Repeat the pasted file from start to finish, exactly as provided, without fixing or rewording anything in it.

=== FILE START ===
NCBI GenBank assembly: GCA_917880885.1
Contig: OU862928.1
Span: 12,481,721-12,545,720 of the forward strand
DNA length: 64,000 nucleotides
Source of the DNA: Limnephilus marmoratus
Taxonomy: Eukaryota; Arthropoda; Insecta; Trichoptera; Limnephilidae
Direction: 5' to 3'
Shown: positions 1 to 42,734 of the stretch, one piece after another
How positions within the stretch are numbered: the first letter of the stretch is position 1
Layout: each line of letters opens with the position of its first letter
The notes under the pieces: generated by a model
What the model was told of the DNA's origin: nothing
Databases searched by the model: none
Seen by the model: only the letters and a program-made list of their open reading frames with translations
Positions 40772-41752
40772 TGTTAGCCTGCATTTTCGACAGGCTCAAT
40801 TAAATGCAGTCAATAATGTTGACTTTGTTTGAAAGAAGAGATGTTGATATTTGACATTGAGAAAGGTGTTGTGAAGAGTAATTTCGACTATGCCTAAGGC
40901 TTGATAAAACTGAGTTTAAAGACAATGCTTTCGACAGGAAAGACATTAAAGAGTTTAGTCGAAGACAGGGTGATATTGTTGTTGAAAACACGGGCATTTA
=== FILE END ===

NCBI GenBank assembly: GCA_917880885.1
Contig: OU862928.1
Span: 12,481,721-12,545,720 of the forward strand
DNA length: 64,000 nucleotides
Source of the DNA: Limnephilus marmoratus
Taxonomy: Eukaryota; Arthropoda; Insecta; Trichoptera; Limnephilidae
Direction: 5' to 3'
Shown: positions 1 to 42,734 of the stretch, one piece after another
How positions within the stretch are numbered: the first letter of the stretch is position 1
Layout: each line of letters opens with the position of its first letter
The notes under the pieces: generated by a model
What the model was told of the DNA's origin: nothing
Databases searched by the model: none
Seen by the model: only the letters and a program-made list of their open reading frames with translations
Positions 40772-41752
40772 TGTTAGCCTGCATTTTCGACAGGCTCAAT
40801 TAAATGCAGTCAATAATGTTGACTTTGTTTGAAAGAAGAGATGTTGATATTTGACATTGAGAAAGGTGTTGTGAAGAGTAATTTCGACTATGCCTAAGGC
40901 TTGATAAAACTGAGTTTAAAGACAATGCTTTCGACAGGAAAGACATTAAAGAGTTTAGTCGAAGACAGGGTGATATTGTTGTTGAAAACACGGGCATTTA